HAVE you ever been asked to lend something to a friend — a book, DVD, maybe some tools, or even clothing?
If you’re like me, you probably forget who you lent it to and so, when you need it next, you can’t find it!
Perhaps you’ve been on the other side too? Having borrowed something, you’ve failed to return it and when you come across it later, you cannot remember who lent it to you!
Many of us have items like this that we’ve acquired on a “long-term loan” basis.
Last week we entered into Lent of a different kind, yet one that bears some similarity to what we’ve been thinking about.
The season of Lent is a Christian festival that has been celebrated since at least the 4th century AD.
Many will have acknowledged this season through the eating of pancakes on Shrove Tuesday and might even have decided to do without something throughout the whole of Lent.
According to a recent survey in the Telegraph, this Lenten practice is quite popular among younger generations.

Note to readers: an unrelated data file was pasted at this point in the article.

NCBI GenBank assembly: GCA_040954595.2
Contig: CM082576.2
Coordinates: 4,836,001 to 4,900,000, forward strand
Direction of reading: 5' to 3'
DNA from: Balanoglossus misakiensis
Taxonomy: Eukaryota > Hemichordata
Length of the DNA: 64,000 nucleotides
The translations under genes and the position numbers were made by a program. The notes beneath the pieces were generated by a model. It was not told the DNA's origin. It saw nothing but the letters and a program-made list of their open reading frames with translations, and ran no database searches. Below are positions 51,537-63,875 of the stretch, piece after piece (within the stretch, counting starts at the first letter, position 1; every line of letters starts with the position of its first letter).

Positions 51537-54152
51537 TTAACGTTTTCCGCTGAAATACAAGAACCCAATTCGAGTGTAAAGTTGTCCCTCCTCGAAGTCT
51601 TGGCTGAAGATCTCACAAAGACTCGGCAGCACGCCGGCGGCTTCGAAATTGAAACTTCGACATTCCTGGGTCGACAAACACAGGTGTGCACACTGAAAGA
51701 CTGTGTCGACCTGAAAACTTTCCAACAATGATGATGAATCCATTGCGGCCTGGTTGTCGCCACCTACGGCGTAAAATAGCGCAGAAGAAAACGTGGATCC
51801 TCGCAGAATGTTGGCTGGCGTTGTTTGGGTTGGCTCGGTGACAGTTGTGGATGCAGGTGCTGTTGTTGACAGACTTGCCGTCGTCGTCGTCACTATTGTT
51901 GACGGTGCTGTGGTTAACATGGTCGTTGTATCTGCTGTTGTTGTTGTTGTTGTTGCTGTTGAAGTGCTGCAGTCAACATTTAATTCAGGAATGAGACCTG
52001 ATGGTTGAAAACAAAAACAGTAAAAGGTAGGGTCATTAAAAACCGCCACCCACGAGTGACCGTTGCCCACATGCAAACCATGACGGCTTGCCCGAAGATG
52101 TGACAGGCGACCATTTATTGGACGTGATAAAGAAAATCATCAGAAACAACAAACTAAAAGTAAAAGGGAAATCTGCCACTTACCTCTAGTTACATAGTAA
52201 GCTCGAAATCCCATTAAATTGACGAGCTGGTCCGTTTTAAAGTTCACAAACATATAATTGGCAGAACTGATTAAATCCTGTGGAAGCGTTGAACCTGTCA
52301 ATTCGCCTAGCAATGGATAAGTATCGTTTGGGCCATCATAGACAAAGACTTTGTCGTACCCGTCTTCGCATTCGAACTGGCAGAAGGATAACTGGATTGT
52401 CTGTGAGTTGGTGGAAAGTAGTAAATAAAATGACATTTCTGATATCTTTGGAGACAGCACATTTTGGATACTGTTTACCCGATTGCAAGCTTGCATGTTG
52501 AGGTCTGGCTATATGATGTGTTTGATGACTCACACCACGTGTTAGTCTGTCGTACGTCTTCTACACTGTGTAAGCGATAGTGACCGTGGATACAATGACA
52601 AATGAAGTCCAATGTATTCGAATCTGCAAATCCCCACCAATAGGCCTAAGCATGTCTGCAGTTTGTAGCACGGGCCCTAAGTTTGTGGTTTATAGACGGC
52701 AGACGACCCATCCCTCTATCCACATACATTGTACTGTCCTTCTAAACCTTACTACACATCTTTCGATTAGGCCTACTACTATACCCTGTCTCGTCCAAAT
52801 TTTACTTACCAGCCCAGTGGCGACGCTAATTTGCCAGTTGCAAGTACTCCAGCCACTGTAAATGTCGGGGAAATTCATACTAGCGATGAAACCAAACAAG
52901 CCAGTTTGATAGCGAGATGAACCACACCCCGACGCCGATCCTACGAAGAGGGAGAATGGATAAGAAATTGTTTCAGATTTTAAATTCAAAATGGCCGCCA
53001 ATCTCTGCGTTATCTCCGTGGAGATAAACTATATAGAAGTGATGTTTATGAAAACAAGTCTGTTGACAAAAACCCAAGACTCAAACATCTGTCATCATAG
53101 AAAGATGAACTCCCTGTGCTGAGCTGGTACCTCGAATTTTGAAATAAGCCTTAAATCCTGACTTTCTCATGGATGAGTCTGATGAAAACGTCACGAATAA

Yet, as the survey also indicated, a number of people are not sure quite what it is all about.
Lent is not an end in itself, and neither is self-denial. Lent points forward to Easter, when we remember the death and resurrection of Jesus Christ, the supreme example of self-denial.
God, in the person of Jesus, willingly gave his life for others — so that others may enjoy fullness of life now and for all eternity.
And this is where self-denial for us begins — not a seasonal “giving up” of something but a lifelong willingness to live for Jesus.
As he said: “If anyone would come after me, he must deny himself and take up his cross and follow me.”
In one sense our lives on this earth are on loan. Sadly, we often live them with no regard for this, living for ourselves and not for Jesus Christ.
This season of Lent, why not return to the creator what he has lent to us?